Afternoon Baseball

Common-sense ruminations on baseball and culture.


The steroids business affects a lot of records, among the most notable being Barry Bonds' season and career home-run makers and Roger Clemens' seven Cy Youngs. It should also bring into question Cal Ripken's streak, but no one has the temerity (nor proof, but that hasn't stopped anyone before).

ESPN.com did something similar a few years back, but let's have at it. At first glance, it's tempting to give all the records back to Babe Ruth. The guy whored around, ate and drank to excess, smoked and didn't work out for a lot of his career. And he also hit relative to his peers like no one ever has (or likely ever will).

But he played before integration. So let's throw out everything before 1947, when Jackie Robinson came into the game. Let's toss out everything after 1985, as Jose Canseco became a full-time player in 1986.

Greenies, or amphetamines, are considered bad now. So let's toss out all the years players admitted using them, going back at least to the early 1970s and Willie Mays and what was then called "red juice." Let's say 1970.

We're left with 1947-1969. Except, wait. Players brought them back after World War II.

That's 1946. So, eliminate every year since then.

That's every year.

So, we need to make choices. Are "greenies" OK because they keep a guy in the lineup, not boosting his muscle? Or isn't that cheating, since it eliminates weeding out of the weak and unconditioned?
If steroids and greenies are both bad (MLB considers them so, since you can get hefty suspensions, though of different levels, for use of either), then there's never been an era of the game in which there's been no cheating AND no racial exclusion.

There is no saintly era of baseball, no "clean" era. Hell, even Bobby Thompson's cheat-earned "Shot Heard Round The World" has been exposed -- though that's more gamesmanship than cheating. So we'd better decide in a hurry what the degrees of wrongness are -- if everything is equally wrong, nothing's wrong. Then, Bonds and the rest are simply the guys who saw through the mirage best, and the clean players, whoever they are, are simply holier-than-thou, fools or masochists.

This'll break the hearts of the fans, I know. It's not a pleasant thought, and it actually can be avoided. We can watch the game without these issues coming up. But baseball's always been -- partly in fact, wholly in theory -- a game that transcends time. With cheating or prejudice always present, if we truly acknowledge that, it destroys much of the debate, the banter that makes baseball a conversation, not just an activity. The "who's best" debates lose much of their relevancy, because there was never an even playing field. The technology of drugs and substances tilts in favor of the most recent players.

Baseball becomes then like the NFL, or NBA or NHL. Yes, you can debate the great players of different eras, but only to a point. Then, technology, conditions, size differences and rule changes leave any true definition of the greatest to speculation. In baseball, we at least hold the hope that any player from any era would be as great somewhere else in time.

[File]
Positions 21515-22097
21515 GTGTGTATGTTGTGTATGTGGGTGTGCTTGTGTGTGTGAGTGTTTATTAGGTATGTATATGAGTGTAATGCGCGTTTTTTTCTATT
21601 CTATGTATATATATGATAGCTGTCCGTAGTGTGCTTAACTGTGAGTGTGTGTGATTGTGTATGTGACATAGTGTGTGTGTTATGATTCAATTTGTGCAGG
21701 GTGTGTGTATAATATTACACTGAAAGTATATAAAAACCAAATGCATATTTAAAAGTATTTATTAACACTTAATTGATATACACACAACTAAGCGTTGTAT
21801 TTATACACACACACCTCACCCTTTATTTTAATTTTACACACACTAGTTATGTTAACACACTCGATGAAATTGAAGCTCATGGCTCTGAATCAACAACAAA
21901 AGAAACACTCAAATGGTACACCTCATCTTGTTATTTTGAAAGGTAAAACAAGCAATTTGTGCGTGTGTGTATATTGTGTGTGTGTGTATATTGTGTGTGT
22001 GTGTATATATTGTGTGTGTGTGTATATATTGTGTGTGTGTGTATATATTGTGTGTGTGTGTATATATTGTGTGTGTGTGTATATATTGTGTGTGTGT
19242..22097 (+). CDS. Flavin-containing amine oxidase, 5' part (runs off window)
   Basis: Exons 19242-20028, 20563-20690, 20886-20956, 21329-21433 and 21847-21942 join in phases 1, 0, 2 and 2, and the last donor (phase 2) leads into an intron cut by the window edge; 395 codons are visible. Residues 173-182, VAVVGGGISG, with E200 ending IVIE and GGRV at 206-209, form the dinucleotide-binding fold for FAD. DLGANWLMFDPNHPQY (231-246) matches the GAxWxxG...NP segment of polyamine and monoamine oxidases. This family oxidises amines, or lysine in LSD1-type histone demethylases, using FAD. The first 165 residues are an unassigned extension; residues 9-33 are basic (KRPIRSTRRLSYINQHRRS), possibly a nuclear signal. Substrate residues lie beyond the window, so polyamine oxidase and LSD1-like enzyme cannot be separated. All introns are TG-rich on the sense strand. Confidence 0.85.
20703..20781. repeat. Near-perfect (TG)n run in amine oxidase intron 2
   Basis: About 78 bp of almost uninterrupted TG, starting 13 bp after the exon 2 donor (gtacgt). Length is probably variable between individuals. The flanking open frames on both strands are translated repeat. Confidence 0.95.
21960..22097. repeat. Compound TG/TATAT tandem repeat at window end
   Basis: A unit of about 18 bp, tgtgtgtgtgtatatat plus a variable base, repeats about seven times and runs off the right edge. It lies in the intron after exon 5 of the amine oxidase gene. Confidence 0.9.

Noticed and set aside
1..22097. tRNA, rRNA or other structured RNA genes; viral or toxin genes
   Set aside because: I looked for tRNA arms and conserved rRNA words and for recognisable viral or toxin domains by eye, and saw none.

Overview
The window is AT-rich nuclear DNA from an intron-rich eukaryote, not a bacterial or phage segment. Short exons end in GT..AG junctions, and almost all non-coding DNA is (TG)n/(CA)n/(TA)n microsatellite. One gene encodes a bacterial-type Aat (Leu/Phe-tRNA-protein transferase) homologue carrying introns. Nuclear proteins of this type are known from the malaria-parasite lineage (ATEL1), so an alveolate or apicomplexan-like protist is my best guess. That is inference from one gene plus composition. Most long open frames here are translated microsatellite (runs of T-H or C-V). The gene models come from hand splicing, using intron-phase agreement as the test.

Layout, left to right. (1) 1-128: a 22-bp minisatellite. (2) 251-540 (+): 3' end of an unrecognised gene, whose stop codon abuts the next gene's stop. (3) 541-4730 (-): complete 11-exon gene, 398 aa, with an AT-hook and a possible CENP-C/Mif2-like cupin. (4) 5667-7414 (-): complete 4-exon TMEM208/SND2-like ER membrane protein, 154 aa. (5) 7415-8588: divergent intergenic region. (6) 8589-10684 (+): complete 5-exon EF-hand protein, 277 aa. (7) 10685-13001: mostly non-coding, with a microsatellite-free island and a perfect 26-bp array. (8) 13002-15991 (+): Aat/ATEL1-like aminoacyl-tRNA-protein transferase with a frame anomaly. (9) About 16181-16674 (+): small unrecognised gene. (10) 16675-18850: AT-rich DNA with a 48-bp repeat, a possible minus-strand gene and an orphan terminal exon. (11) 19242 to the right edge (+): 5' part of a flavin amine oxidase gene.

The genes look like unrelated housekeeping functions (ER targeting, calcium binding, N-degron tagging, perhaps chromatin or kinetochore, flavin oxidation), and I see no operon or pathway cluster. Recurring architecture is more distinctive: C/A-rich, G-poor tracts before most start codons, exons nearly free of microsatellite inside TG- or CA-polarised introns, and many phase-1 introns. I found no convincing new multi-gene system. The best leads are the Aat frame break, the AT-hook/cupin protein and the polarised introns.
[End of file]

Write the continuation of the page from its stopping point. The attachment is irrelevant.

Maybe that's what we'll lose from the steroids era. Comparisons will be simply from the time the latest drug was introduced, or the latest scandal, and what happened to the numbers vis a vis those events. Yes, it'll be interesting in its own perverse way, but it'll be a sport for the cynic. No longer the dreamer.

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2 Responses to “What's the "scandal-free" era of baseball?”

  1. # Anonymous bumfromjersey

    Just a couple of points to make here. I agree with you that we should not throw out the records. Tainted or not tainted, they did happen and records are recordings of history. We should not get in the habit of ignoring our history or (as cliche as it may sound) we are doomed to repeat it. If you are the casual fan and just look at the numbers when you see a record, then you shouldn't really be too worried about if they are tainted or not since you are just in it for the stats. If you are the serious fan who knows the stories behind the records than it gives you even more to discuss about and probably gives you a better appreciation of the game.

    My second point is I disagree that the sport can't be for dreamers anymore. You brought up the questionable ethics during major portions of baseball history but that did not stop you or me from looking at the game as a magical experience when we were kids. Sure the adult will always be the cynic but as we get older we get more cynical anyway. Not just in the way we look at baseball but also politics, the idea of world peace, and even what love is all about. We grow and we become cynics, that is just the way it is. Kids though, they have not had enough experiences to become cynics yet. So kids growing up today and in the future will be dreamers and look at ball players as mythical figures even though we adults no longer think that way. Baseball will be for the cynic but it can still be for the dreamer too.  

  2. # Blogger James

    I should have left more wiggle room in for the kids to dream. Because obviously, they still will. But will there be as many fathers (or older brothers, etc.) dreaming along with their kids?
    It's not just the parents idolizing the Mick, Duke and Willie and teaching their kids to do the same, but it was that way with Willie Stargell, the Big Red Machine, Don Mattingly, Ken Griffey Jr. and others.

    Oh, there'll be kids idolizing their baseball heroes, and good for them. The game is a great stage for that. But like with Santa Claus, the fantasy may be punctured sooner by the parents. Just a theory, of course.  

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